Cadets from Number 1 Welsh Wing Royal Air Force Air Cadets (RAFAC) have just completed Nijmegen Vierdaagse, the largest multiple day marching event in the world.

The Nijmegen Vierdaagse is an annual road marching challenge, which sees tens of thousands of participants complete a 100-mile course over four days. Originally a military activity, it has been held in Nijmegen since 1916 and now attracts tens of thousands of civilians, military personnel and cadet teams every year.

Travelling by coach with Universities of Wales Air Squadron from St Athan, the team arrived at the military Camp at Heumensoord late on the Saturday afternoon.

Over the next few days, the team took advantage of the opportunity to visit some points of local historical interest, including the Airborne Museum and the Commonwealth War Graves Commission cemetery in the town of Oosterbeek.

Cadet Flight Sergeant Ethan Mallett of 2353 (Ystrad Mynach) Squadron RAFAC said: “For me, it was so fascinating to visit the cemetery at Oosterbeek and learn about Operation Market Garden.”

The team of five cadets, aged 16 and over, was supported and led by Civilian Instructor (CI) Russ Dunham, 56, from 275 (Nantyglo & Blaina) Squadron and CI Adam Kenward, 25, from 1148 (Penarth) Squadron. The pair have been working hard over the past year to prepare the team to complete a qualifying march at RAF Cosford in April, and keep them motivated along the Vierdaagse’s gruelling 40km-a-day route.

This feat was especially impressive for Cadet Corporal Archie Sykes of 1367 (Caerleon) Squadron, who was the youngest cadet to take part in the march this year. Having turned 16 just three days before the trip, he received a special shout-out every morning before marching.

He said: “The whole atmosphere was phenomenal. I loved doing the march past, and the atmosphere on the street while we were all marching was amazing – it was like a big party. It was also really special to be marching next to Royal Marines on the last day after being presented with our medals.”

Those who complete the march earn the highly prized Nijmegen Medal, but – as with most cadet activities – the cadets who take part also earn valuable skills that help them to achieve in the classroom and their future careers.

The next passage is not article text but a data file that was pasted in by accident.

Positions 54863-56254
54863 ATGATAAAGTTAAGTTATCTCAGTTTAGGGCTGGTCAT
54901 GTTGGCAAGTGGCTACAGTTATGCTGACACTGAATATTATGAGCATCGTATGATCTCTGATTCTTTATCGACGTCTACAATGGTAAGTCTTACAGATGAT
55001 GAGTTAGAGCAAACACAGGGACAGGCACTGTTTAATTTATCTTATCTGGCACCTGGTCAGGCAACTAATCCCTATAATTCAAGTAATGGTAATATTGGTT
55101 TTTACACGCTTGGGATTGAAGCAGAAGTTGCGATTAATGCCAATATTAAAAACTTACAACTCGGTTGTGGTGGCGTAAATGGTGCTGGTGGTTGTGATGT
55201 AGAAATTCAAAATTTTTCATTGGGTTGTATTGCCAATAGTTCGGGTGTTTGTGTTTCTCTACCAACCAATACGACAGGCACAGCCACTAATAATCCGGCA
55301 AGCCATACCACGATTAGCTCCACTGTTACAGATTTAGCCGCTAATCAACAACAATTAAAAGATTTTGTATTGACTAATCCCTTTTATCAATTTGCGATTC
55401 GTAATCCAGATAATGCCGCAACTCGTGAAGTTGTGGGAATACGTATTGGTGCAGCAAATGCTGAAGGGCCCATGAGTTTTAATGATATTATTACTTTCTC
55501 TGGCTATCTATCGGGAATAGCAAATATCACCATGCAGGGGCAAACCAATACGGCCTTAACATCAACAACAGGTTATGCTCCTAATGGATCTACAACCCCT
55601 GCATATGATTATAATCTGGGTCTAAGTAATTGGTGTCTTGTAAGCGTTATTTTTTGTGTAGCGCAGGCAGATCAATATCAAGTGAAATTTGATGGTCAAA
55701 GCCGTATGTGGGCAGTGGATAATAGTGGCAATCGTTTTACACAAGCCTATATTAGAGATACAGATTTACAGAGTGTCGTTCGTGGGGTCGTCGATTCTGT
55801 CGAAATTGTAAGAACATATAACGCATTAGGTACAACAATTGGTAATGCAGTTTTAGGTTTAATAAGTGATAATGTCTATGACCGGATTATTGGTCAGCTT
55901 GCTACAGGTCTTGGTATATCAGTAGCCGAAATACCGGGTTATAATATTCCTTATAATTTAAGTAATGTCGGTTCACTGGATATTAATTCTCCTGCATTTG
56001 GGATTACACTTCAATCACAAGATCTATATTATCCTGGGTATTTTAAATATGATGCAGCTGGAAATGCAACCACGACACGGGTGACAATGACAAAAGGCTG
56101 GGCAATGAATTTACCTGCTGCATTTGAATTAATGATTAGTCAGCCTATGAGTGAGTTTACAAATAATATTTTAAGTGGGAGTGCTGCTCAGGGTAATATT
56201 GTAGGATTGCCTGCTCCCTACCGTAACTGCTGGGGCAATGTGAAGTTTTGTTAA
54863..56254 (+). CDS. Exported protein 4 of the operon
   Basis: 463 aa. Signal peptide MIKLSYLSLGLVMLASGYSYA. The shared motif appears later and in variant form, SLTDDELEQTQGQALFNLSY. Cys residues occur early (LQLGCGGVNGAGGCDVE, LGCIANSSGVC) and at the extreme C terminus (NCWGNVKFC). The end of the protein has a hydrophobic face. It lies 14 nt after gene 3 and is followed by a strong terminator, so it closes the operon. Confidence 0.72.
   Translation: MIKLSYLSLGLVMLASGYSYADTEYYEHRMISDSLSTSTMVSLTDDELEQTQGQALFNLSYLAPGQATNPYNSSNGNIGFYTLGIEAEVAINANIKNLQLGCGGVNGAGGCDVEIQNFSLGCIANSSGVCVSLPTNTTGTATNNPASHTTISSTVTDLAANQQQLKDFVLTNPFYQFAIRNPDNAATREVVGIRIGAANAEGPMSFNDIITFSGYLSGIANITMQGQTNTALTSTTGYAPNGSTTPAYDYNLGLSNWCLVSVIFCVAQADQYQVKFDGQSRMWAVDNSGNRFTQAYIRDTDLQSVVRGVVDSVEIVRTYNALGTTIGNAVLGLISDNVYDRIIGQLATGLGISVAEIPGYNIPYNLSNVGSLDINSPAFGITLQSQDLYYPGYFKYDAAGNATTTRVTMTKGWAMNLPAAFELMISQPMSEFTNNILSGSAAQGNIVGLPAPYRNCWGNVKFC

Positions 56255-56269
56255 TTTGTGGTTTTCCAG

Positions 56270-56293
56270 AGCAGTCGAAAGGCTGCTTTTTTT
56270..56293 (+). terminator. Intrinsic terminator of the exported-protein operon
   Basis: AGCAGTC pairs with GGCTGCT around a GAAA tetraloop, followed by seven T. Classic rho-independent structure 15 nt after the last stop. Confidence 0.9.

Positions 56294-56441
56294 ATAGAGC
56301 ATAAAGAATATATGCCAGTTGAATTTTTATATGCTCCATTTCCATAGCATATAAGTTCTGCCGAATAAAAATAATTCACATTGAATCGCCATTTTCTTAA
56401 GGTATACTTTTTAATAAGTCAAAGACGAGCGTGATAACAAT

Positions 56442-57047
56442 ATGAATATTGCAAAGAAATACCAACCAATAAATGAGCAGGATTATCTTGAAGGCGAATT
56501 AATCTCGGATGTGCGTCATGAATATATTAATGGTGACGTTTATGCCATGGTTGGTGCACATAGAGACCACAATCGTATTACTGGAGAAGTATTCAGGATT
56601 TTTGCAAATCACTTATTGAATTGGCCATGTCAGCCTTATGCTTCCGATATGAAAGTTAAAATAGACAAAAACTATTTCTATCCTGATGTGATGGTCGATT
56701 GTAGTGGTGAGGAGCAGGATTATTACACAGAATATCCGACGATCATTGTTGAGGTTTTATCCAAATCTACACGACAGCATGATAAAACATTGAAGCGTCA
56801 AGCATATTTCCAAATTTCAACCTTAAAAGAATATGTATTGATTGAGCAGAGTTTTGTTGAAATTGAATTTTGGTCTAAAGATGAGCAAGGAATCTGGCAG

In particular, road marching gives the cadets invaluable experience of working as a team to achieve objectives and to support each other. In spite of the physically demanding environment and the gruelling distance, teams who lose more than 10% of their members along the route do not receive a team award for participation, and rely on each other for self-motivation to avoid this.

Cadet Flight Sergeant James Jelinski, from 372 (Barry) Squadron, said: “This is my second time completing Nijmegen; I loved it so much the last time I did it I just had to do it again. I want to inspire others on my squadron to do it. It’s brilliant to see all these people from all over the world do the same challenge together.”

The trip was part-funded by the Reserve Forces’ and Cadets’ Association (RFCA) for Wales’ Welsh Reserves and Cadets Fund. The fund helps fund a wide range of activities aimed at enhancing the well-being, training and morale of reservists and cadets in Wales.

CI Adam Kenward said: “The Nijmegen march is such an expensive activity for cadets and staff to participate in but so worthwhile. As a staff member, it’s very rewarding to lead their training and see their development first-hand. The outpour of emotion on completion is one of the best things about being an adult volunteer.

“The grant from RFCA for Wales’ fund has made such a difference to the trip and made it more accessible for us as staff as well as the cadets. It has enabled the cadets to have a richer experience, such as allowing them to go visit sites like Oosterbeek, which has not always been possible in previous years. The whole trip has provided them with the opportunity to challenge themselves, get to know other teams and learn a bit about the role of other forces in past conflicts.”

Trips such as this one form a part of the ‘Cadet Experience’ enabled by RFCA for Wales, who give cadets the confidence to overcome challenges, to contribute to their communities and to learn the value of citizenship.

“It’s a really important trip for the cadets,” said CI Russ Dunham. “It’s not just about completing the challenge, they make friends, see new things and learn from the example of people in other teams in their own organisation and outside. Everyone pulls together to get each other through, no matter from which team, organisation or even country.”

Do you want to inspire young people to do extraordinary things? Click here to find out more about becoming a Cadet Force Adult Volunteer today.

 

Video: Kamp Heumensoord Facebook

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